Death Valley National Park is literally the hottest place in the United States. People can camp there in the middle of the winter and be comfortable. That heat will cause dehydration and heat stroke rapidly in the summer if you aren't very careful. Also, there is very little water in the park.

Many people want to climb the mountains at Grand Teton National Park. Mountain climbing is a dangerous pursuit (particularly coming down). There are deaths every year, usually involving climbers who fall.

Add to those problems the fact that many people who come to the national parks are out of shape, overweight, and have medical conditions. I would think being a National Park Ranger would be very stressful. More search and rescue/law enforcement and fewer talks interpreting nature these days.
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Old 08-30-2011, 06:27 PM
 
Location: Sunshine Coast, BC
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Quote:
Originally Posted by markg91359 View Post
Its the very things that make the parks unsafe that make us want to visit them.

Yellowstone National Park is full of geothermal springs and mud pots that very, very hot. You wander off a trail and you may fall right through the ground into boiling hot water. Its happened and its generally fatal. Two people from my state survived such an experience, but are undergoing plastic surgery a decade later for third degree burns.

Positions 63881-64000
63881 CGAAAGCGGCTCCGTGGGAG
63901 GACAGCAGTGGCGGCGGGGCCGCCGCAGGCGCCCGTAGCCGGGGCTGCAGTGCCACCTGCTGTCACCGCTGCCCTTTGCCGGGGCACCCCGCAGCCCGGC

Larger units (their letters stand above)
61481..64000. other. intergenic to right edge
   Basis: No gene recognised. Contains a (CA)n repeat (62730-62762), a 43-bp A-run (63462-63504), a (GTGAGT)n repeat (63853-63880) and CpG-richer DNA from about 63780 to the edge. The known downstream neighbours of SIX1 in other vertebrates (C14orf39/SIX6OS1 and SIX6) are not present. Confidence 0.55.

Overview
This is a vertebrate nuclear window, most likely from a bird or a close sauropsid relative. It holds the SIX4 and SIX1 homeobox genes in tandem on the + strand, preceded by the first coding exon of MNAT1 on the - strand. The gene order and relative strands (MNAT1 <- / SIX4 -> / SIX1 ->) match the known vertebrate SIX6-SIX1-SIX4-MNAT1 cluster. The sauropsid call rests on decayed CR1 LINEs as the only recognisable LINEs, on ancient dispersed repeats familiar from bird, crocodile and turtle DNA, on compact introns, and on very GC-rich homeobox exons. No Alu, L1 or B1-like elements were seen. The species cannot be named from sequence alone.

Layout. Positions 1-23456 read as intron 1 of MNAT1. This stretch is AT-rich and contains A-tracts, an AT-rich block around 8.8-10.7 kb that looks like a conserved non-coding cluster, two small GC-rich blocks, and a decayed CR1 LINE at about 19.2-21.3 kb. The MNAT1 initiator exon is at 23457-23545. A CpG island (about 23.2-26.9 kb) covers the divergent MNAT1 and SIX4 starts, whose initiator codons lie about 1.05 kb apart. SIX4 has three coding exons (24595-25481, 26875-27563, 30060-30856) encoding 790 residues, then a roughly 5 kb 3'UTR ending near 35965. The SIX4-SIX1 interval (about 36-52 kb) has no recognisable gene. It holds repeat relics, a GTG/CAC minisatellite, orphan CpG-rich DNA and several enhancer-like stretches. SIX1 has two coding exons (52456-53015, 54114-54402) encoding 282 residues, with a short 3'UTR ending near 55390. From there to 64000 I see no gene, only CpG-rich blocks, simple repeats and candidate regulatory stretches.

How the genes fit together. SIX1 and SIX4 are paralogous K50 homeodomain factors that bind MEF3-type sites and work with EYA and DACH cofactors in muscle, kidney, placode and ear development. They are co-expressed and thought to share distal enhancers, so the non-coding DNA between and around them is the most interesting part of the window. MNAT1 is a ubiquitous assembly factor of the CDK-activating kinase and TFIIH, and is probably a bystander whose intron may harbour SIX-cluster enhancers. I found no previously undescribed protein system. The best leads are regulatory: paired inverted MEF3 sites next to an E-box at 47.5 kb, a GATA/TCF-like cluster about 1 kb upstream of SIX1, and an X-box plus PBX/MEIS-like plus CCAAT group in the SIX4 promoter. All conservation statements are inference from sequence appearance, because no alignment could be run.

Thanks for the heads-up. Yellowstone's next on our list, probably next year. And here I thought "all" we had to worry about was being mauled to death by a Grizzly. What would really suck would be running from a Grizzly only to fall into a hole full of boiling hot water.
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Old 08-30-2011, 07:20 PM
 
14,257 posts, read 23,974,521 times
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Originally Posted by missik999 View Post
It seems that fatal accidents have been increasing at national parks. 156 fatal accidents in 2010, and already 87 fatalities in 2011.
Your post is misleading. At the current rate, based on your numbers, 131 people will die at the current rate vs. 156 last year, a decrease of 17%.

In an article published on August 7th, 2011, the USA Today reported a 10% decrease.

So far in 2011, fewer deaths in national parks - USATODAY.com


Personally, seeing the absolutely POOR preparation of many visitors, I am surprised that there are NOT more deaths.
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Old 08-30-2011, 08:54 PM
 
Location: Cleverly concealed
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It is rare to encounter a bear. I'm sure most national park visitors never see one. I've seen about five bears in the wild in my lifetime, from Colorado to Alaska, including four trips to Yellowstone.

Yellowstone and Teton are nuts in the summer now. 50 cars slugging the main roads screech to a halt simultaneously anytime someone sees a deer. Huge families cram those skinny mountain trails; it's almost unsafe to climb to a popular overlook or viewpoint. But the trails are there for a reason.